Look whoa s talking: Ita s President Donald Trump a ” again

By CATHERINE LUCEY and KEN THOMAS, Associated Press WASHINGTON - Reporters were seated in the White House briefing room awaiting an appearance by press secretary Sarah Huckabee Sanders on Monday when a call went out over a loudspeaker to head to the Rose Garden. There was no time to lose: President Donald Trump wanted to talk.

In the Abuser’s House #3


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The violence of the day appears to be coming to an end. But not before one woman died in the car attack on anti-racist counter-protestors which left many others wounded - some with injuries that appear life-threatening.

Arkansas governor: Changes needed to Senate health care bill

John Hatcher, right, and Ethan Williams, both of Jonesboro, hold up signs for passing motorists while protesting the healthcare bill in front of the Municipal Center Thursday, June 29, 2017, in Jonesboro, Ark. The U.S. Senate GOP's stalled health care legislation needs to ease some of its limits on Medicaid spending and give greater control of the program to the states, Arkansas Gov. Asa Hutchinson said Thursday.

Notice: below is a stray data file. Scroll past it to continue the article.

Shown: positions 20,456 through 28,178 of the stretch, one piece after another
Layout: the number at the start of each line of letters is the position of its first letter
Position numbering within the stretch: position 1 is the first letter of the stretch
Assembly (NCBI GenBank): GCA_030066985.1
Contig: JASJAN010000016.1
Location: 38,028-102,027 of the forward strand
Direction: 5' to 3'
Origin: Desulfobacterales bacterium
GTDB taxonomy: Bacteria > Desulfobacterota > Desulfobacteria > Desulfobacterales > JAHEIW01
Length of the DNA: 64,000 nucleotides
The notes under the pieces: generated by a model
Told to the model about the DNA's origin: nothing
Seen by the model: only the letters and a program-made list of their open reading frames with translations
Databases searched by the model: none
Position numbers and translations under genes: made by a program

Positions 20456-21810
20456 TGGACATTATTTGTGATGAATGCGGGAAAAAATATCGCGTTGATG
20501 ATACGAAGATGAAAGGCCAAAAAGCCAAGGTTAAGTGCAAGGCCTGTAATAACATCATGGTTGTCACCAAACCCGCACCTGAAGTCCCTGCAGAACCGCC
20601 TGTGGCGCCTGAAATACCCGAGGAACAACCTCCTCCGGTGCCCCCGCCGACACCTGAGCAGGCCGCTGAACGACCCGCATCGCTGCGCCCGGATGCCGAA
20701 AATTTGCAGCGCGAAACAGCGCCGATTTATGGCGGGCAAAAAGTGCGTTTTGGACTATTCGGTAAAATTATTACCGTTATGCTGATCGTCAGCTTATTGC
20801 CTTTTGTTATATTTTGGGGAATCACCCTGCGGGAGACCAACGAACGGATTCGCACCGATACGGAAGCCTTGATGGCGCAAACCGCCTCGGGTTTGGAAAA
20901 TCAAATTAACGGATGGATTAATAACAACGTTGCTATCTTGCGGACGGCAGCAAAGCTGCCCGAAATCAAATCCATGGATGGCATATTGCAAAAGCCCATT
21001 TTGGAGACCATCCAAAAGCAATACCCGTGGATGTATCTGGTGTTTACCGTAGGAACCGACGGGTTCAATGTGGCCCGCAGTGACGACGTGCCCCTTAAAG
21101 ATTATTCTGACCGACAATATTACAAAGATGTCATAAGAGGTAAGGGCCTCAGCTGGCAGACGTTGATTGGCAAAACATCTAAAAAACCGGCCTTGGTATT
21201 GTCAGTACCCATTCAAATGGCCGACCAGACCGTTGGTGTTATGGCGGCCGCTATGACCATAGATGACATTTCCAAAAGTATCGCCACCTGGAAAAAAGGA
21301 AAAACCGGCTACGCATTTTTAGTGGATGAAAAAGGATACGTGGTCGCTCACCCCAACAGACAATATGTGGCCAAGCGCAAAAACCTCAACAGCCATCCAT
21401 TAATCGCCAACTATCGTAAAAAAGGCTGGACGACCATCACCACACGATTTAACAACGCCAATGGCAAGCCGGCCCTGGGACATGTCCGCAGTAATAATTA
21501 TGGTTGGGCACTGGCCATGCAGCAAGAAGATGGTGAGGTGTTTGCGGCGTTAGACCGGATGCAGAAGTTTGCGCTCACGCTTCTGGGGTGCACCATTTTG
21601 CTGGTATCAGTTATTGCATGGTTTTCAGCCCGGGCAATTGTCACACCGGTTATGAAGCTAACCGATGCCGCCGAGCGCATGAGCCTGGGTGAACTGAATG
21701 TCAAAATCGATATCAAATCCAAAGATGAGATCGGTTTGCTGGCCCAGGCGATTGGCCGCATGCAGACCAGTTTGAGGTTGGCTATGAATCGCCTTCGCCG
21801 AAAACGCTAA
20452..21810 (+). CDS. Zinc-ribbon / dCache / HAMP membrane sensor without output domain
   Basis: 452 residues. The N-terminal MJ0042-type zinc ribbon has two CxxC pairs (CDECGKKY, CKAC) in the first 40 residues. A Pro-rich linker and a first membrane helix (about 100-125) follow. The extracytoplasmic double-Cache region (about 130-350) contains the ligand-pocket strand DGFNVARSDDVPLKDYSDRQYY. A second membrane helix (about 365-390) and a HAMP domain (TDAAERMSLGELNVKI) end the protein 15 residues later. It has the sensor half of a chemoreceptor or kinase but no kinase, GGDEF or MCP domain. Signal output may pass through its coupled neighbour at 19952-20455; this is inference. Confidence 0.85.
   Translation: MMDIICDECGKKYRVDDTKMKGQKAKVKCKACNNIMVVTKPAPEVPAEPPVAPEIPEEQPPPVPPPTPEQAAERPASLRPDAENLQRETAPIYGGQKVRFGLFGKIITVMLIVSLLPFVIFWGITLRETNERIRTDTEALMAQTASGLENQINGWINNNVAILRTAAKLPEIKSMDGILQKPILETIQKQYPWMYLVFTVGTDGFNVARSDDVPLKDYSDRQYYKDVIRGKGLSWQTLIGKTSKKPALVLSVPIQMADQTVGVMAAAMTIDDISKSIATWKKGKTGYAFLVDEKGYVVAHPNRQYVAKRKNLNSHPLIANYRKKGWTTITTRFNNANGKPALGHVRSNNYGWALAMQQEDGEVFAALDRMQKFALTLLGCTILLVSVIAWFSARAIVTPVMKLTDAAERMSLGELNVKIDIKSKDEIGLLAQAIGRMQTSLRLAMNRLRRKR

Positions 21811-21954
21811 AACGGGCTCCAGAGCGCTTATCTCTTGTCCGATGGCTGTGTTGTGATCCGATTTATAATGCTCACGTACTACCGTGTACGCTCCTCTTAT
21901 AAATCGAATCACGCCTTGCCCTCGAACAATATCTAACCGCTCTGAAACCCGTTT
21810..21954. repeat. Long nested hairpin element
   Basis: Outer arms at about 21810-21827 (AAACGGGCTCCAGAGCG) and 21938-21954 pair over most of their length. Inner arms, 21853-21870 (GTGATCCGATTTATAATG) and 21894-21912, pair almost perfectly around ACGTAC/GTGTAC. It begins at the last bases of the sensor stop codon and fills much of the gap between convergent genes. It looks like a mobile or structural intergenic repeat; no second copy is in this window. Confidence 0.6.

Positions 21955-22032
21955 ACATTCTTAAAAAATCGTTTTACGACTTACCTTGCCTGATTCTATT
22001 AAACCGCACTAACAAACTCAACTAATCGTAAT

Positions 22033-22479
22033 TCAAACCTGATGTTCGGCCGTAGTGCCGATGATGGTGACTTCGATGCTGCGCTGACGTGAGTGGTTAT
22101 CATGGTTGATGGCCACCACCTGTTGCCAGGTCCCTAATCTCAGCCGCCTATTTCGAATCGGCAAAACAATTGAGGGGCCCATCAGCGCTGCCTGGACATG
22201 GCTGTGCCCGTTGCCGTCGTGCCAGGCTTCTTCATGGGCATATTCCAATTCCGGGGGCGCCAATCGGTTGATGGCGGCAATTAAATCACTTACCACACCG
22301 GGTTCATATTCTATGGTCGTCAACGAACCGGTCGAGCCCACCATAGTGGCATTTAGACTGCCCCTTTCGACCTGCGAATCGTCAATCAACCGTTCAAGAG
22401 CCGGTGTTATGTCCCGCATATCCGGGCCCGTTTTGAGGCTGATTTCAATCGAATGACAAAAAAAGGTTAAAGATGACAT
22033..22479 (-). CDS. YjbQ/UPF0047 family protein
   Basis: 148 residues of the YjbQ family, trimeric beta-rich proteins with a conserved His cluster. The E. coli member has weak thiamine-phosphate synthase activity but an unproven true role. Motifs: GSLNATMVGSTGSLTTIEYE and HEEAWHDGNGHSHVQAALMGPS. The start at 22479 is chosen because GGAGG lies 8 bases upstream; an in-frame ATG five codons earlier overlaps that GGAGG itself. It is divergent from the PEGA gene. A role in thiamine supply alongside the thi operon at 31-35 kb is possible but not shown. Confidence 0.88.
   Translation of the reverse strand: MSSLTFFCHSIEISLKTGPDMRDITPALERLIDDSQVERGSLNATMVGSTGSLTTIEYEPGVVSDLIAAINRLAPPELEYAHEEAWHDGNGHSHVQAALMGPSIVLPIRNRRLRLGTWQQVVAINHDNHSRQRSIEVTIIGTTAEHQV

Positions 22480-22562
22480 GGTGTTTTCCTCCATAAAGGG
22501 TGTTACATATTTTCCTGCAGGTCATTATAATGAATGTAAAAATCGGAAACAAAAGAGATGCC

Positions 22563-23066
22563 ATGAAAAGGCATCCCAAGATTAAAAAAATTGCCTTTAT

2 Arkansas men set to be executed want stays for poor health

This combination of undated file photos provided by the Arkansas Department of Correction shows death-row inmates Jack Jones, left, and Marcel Williams. The two Arkansas inmates scheduled to be put to death Monday, April 24, 2017, in what could be the nation's first double execution in more than 16 years have asked an appeals court to halt their lethal injections because of poor health.

Federal judge issues injunction to block Arkansas executions

Pulaski County Circuit Judge Wendell Griffen issued a temporary restraining order stopping the state from using the drug of vecuronium bromide for lethal injections. "We are calling on state officials to accept the federal court's decision, cancel the frantic execution schedule, and propose a legal and humane method to carry out its executions".